“Our findings suggest that the position of Pennsylvanians on the legalization of marijuana is largely consistent with the nation as a whole,” said MCAP Director Joseph Morris, D.A., whose poll surveyed 495 residents across the state in a random sampling taken Feb. 17-24 with a margin of error of +/-4.4 percent.
When questioned about Pennsylvania’s approach to regulating marijuana, voters indicate they are looking for a change. When asked to choose their most preferred policy from a list that included making laws harsher, keeping laws the same, legalizing marijuana for medical purposes, legalizing the drug for all adults, and decriminalizing its use, a plurality of votes (33 percent) say they favor allowing the use of marijuana by patients with a doctor’s prescription and 31 percent say they prefer making use of the drug legal for all adults. Fifteen percent prefer decriminalization of marijuana use, and only a small fraction says laws pertaining to marijuana should be kept the same (8 percent) or made harsher (7 percent).
In spite of Pennsylvania voters’ preference for changing the state’s approach to regulating marijuana, a plurality (43 percent) sees marijuana as a gateway drug; a majority (54 percent) says it’s addictive. A sizeable majority (78 percent) says that legalizing and taxing marijuana would generate a significant amount of money for the state. As opposed to using cocaine, which a strong majority of voters (76 percent) says is morally wrong, a majority (58 percent) says that using marijuana is not morally wrong.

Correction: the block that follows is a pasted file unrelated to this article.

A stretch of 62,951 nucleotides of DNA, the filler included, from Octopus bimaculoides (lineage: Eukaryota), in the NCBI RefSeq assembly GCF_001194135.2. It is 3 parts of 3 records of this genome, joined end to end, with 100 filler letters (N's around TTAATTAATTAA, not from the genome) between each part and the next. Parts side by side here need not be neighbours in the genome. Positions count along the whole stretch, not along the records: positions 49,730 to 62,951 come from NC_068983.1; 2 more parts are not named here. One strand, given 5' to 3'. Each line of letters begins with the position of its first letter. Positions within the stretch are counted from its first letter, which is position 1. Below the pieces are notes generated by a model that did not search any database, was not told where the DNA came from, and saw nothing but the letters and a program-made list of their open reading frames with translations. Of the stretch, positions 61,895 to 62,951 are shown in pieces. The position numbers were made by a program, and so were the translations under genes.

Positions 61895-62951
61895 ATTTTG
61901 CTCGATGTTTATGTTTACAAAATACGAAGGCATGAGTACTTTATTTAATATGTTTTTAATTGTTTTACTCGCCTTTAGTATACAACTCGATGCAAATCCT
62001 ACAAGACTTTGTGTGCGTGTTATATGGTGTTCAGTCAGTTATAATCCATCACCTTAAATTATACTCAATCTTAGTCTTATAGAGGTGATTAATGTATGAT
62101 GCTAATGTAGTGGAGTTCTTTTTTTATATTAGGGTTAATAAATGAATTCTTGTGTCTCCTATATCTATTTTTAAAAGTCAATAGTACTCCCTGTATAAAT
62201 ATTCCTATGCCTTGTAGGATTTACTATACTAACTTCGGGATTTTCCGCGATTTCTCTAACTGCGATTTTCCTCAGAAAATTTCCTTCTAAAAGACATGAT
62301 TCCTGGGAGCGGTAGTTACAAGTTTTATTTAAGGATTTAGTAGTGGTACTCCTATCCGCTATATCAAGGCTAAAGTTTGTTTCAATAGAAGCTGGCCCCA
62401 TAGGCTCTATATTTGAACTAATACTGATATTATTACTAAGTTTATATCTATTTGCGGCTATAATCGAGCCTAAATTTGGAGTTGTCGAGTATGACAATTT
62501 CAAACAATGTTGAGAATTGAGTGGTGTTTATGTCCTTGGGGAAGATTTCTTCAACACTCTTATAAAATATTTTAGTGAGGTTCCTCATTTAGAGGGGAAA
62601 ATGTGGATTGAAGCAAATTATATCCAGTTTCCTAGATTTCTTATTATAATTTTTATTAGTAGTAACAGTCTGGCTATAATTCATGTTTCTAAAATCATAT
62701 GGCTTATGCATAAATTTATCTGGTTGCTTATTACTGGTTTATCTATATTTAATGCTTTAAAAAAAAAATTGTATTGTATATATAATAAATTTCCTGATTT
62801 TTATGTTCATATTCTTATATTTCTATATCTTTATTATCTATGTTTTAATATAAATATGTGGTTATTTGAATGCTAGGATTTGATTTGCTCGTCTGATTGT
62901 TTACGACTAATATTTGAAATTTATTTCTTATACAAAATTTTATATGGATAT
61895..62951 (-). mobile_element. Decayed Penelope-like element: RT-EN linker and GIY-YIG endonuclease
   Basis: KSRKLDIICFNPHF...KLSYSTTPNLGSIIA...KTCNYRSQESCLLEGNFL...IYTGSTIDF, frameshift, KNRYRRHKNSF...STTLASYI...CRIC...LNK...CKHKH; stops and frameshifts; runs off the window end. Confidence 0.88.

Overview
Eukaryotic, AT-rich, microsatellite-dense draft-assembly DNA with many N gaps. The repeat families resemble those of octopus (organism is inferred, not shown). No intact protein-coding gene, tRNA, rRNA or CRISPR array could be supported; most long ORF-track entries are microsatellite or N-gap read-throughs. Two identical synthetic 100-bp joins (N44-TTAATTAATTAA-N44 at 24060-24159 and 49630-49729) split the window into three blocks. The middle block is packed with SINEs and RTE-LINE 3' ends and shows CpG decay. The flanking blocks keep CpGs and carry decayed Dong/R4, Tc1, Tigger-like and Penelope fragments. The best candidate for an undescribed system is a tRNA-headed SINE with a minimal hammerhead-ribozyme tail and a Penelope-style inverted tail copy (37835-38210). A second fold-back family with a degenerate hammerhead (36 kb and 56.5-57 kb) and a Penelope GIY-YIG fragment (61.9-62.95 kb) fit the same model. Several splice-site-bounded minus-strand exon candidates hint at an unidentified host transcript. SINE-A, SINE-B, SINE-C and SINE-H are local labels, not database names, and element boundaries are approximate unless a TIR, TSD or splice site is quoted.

A plurality of Pennsylvania voters (44 percent) disapproves of the job Tom Corbett is doing as governor. When asked for whom they would vote if the election for governor was held today, a plurality (49 percent) say they would vote for an unnamed candidate from the Democratic Party (compared to 40 percent in October 2013). In terms of the marijuana debate’s impact on Pennsylvania’s 2014 gubernatorial election, pluralities of voters say candidates’ positions on legalization or decriminalization of marijuana will have no impact on their support of a candidate. However, 43 percent of voters say they would be more likely to vote for a candidate who favored legalizing the medical use of marijuana (compared to only 25 percent for legalizing the drug for all adults and 27 percent for decriminalization).
MCAP is the only independent, nonpartisan research organization in northwest Pennsylvania that aims to regularly conduct public opinion polls on issues of regional, state and national concern. Morris is supported by Rolfe Peterson, associate director and methodologist. To learn more, visit mcap.mercyhurst.edu, or call Morris at 824-2154.
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